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What We’re Reading {September 24 2010}

This week “What We’re Reading” recommendations come to us from our Facebook fans. Several weeks ago we asked our fans to share some of their favorite books with us, recent reads that left them wanting more, books that they consider the best of the best. This list is long and covers many grade levels and genres. Perhaps, like me, you’ll discover some new authors or find a new favorite title!  Be sure to comment and let us know what your must-read titles are!

This I Believe – Based on the National Public Radio series of the same name, This I Believe features eighty essayists—from the famous to the unknown—completing the thought that begins the book’s title. Each piece compels readers to rethink not only how they have arrived at their own personal beliefs but also the extent to which they share them with others. – appropriate for high school through postsecondary

The Faithful Spy (John Wells Series) by Alex Berenson – John Wells is the only American CIA agent ever to penetrate al Qaeda. Since before the attacks in 2001, Wells has been hiding in the mountains of Pakistan, biding his time, building his cover. Now, on the orders of Omar Khadri–the malicious mastermind plotting more al Qaeda strikes on America–Wells is coming home. Neither Khadri nor Jennifer Exley, Wells’ superior at Langley, knows quite what to expect. – appropriate for high school through postsecondary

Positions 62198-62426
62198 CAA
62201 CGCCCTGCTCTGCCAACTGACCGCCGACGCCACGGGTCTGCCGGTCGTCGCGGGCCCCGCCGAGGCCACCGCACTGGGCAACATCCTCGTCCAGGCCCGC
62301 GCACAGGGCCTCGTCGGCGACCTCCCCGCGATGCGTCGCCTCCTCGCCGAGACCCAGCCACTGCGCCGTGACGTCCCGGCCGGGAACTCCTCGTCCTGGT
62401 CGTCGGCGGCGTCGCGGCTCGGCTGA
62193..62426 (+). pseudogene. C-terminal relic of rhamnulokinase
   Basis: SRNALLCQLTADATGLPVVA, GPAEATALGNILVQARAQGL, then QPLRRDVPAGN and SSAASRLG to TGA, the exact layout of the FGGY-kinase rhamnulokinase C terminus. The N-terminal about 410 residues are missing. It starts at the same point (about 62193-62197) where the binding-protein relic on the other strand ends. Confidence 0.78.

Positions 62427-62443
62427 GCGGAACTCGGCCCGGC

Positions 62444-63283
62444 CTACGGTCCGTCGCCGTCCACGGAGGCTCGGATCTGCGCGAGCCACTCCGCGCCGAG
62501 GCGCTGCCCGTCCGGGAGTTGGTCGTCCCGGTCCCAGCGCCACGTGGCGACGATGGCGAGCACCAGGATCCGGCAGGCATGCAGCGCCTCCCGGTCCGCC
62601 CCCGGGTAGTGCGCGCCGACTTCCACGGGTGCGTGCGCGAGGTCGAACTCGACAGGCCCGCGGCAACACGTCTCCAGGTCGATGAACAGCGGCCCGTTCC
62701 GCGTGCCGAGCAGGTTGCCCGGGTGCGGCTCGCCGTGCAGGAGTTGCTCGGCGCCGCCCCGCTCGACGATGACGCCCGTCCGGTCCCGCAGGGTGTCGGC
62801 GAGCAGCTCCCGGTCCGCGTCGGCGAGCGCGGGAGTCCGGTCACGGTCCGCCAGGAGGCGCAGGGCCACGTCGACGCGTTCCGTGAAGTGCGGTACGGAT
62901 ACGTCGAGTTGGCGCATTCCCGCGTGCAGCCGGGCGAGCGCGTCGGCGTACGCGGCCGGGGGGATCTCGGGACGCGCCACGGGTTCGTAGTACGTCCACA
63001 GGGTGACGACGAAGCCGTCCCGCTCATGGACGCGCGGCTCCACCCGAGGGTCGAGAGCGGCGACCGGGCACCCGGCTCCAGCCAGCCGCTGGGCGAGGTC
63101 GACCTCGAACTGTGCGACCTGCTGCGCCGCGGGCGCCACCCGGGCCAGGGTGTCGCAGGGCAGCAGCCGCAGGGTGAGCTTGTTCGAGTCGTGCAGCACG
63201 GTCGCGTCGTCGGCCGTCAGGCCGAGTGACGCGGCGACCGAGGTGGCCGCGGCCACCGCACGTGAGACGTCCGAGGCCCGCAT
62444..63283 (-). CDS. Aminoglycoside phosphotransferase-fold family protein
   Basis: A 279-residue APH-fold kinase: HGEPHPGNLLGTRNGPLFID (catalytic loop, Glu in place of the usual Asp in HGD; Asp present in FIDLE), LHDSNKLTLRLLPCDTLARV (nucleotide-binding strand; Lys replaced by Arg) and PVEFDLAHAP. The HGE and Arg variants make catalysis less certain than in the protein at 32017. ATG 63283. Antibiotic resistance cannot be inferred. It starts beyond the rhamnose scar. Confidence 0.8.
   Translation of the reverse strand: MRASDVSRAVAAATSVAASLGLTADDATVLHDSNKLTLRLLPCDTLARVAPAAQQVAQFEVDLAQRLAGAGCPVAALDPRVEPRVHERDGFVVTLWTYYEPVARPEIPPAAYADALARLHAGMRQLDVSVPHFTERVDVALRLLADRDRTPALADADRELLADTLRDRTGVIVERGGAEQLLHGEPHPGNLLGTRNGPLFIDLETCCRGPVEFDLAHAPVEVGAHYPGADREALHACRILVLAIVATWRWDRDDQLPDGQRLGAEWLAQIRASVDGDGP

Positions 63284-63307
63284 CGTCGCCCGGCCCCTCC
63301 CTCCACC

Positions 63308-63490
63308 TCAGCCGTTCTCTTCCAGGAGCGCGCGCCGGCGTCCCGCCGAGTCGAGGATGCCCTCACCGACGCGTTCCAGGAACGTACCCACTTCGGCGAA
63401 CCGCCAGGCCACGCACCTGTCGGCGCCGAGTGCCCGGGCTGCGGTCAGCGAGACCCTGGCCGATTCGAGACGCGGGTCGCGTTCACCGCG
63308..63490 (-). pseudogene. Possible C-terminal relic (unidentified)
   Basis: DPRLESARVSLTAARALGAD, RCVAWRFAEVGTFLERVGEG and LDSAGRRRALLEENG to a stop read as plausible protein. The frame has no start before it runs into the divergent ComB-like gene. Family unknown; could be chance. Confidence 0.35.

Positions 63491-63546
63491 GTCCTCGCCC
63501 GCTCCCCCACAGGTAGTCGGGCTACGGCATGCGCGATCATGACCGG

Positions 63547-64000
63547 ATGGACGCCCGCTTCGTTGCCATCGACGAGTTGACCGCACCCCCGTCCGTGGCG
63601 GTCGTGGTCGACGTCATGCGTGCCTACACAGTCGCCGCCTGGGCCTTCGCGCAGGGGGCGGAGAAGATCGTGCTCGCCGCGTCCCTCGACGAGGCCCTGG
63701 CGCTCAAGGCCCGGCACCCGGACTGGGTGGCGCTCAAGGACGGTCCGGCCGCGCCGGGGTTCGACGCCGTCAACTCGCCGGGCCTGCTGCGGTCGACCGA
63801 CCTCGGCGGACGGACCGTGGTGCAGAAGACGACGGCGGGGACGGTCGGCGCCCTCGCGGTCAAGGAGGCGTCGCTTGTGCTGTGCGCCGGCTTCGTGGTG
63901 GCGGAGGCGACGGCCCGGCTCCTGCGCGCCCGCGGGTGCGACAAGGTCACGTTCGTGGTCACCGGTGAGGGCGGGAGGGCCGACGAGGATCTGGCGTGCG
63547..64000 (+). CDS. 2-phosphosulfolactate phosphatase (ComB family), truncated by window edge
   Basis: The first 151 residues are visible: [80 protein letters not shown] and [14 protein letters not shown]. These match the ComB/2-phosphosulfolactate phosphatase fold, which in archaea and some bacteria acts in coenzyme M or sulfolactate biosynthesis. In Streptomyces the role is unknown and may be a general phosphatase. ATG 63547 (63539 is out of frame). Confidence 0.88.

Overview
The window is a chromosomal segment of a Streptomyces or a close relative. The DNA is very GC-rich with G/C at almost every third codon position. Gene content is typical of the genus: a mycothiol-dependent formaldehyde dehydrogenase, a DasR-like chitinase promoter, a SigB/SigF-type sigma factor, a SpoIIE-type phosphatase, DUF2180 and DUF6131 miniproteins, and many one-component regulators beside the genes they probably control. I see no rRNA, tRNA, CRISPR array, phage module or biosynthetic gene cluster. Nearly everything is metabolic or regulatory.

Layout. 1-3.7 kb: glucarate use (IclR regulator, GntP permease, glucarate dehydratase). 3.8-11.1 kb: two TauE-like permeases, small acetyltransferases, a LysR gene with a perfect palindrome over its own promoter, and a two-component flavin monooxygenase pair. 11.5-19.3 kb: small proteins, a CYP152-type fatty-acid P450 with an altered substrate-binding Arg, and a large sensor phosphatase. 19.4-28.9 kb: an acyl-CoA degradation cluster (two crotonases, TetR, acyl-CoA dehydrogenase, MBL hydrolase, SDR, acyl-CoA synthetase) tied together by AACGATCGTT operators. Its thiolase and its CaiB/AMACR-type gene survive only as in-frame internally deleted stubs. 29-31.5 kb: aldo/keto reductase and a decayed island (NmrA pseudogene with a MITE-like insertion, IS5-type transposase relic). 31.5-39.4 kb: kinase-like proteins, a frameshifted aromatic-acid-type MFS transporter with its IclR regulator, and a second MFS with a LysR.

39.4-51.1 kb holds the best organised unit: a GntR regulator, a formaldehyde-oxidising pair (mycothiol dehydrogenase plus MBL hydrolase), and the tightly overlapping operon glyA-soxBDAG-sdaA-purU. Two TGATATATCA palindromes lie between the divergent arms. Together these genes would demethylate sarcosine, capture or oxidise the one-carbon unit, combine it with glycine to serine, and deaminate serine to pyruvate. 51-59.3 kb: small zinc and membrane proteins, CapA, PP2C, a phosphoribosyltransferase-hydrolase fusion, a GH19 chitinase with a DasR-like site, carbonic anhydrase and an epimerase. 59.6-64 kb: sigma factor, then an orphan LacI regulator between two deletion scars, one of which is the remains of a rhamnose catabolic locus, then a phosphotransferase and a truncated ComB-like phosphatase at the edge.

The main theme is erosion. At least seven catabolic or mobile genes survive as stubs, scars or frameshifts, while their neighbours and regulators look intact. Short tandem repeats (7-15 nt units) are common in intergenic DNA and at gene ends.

Uglies (Uglies Series #1) by Scott Westerfeld – Tally is about to turn sixteen, and she can’t wait. Not for her license — for turning pretty. In Tally’s world, your sixteenth birthday brings an operation that turns you from a repellent ugly into a stunningly attractive pretty and catapults you into a high-tech paradise where your only job is to have a really great time. In just a few weeks Tally will be there. – appropriate for middle school and high school

Pretties (Uglies Series #2) by Scott Westerfeld – Gorgeous. Popular. Perfect. Perfectly wrong. Tally has finally become pretty. Now her looks are beyond perfect; her clothes are awesome; her boyfriend is totally hot, and she’s completely popular. It’s everything she’s ever wanted. Or is it? – appropriate for middle school and high school

The Help by Kathryn Stockett – Be prepared to meet three unforgettable women: Twenty-two-year-old Skeeter has just returned home after graduating from Ole Miss; Aibileen is a black maid, a wise, regal woman raising her seventeenth white child; and Minny, Aibileen’s best friend, can cook like nobody’s business, but she can’t mind her tongue. A page-turner that brings new resonance to the moral issues involved, this is a story of social awakening as seen from both sides of the American racial divide. – appropriate for high school and postsecondary

Pillars of the Earth by Ken Follett – As a new age dawns in England’s twelfth century, the building of a mighty Gothic cathedral sets the stage for a story of intrigue and power, revenge and betrayal. – appropriate for high school and postsecondary

The Lion, The Witch and The Wardrobe by C.S. Lewis – The Lion, the Witch and the Wardrobe is, in turn, beautiful, frightening, and wise.  This book tells the captivating story of Lucy, Peter, Susan, and Edmund who step through the wardrobe into the magical land of Narnia. There, they battle against the evil White Witch and her minions and free Narnia from everlasting winter. The world with its talking creatures is entirely believable, as are the siblings who must overcome their own failings to become the heroes and heroines of Narnia. – appropriate for grades 4 through high school